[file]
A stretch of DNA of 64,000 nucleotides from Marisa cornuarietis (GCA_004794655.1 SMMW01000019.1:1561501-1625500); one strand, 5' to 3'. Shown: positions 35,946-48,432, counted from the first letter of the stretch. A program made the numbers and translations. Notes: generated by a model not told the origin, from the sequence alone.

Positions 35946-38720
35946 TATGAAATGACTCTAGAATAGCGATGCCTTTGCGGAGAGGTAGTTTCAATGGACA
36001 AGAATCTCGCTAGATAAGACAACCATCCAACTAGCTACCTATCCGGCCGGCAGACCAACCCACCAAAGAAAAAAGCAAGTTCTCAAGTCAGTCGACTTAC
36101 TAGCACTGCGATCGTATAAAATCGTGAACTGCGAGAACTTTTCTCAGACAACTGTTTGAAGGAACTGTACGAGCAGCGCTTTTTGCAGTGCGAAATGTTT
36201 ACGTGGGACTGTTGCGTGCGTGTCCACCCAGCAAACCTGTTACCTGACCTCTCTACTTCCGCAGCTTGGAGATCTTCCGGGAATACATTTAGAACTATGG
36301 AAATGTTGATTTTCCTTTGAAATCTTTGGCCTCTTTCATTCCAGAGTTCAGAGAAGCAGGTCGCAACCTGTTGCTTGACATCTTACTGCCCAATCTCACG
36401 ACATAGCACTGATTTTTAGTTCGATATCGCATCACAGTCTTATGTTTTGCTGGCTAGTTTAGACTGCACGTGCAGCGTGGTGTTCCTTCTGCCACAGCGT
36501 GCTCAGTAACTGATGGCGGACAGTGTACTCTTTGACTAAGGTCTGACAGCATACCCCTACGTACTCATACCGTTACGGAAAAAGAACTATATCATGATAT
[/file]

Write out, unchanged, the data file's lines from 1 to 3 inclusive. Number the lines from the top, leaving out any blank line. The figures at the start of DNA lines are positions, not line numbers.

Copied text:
A stretch of DNA of 64,000 nucleotides from Marisa cornuarietis (GCA_004794655.1 SMMW01000019.1:1561501-1625500); one strand, 5' to 3'. Shown: positions 35,946-48,432, counted from the first letter of the stretch. A program made the numbers and translations. Notes: generated by a model not told the origin, from the sequence alone.

Positions 35946-38720
35946 TATGAAATGACTCTAGAATAGCGATGCCTTTGCGGAGAGGTAGTTTCAATGGACA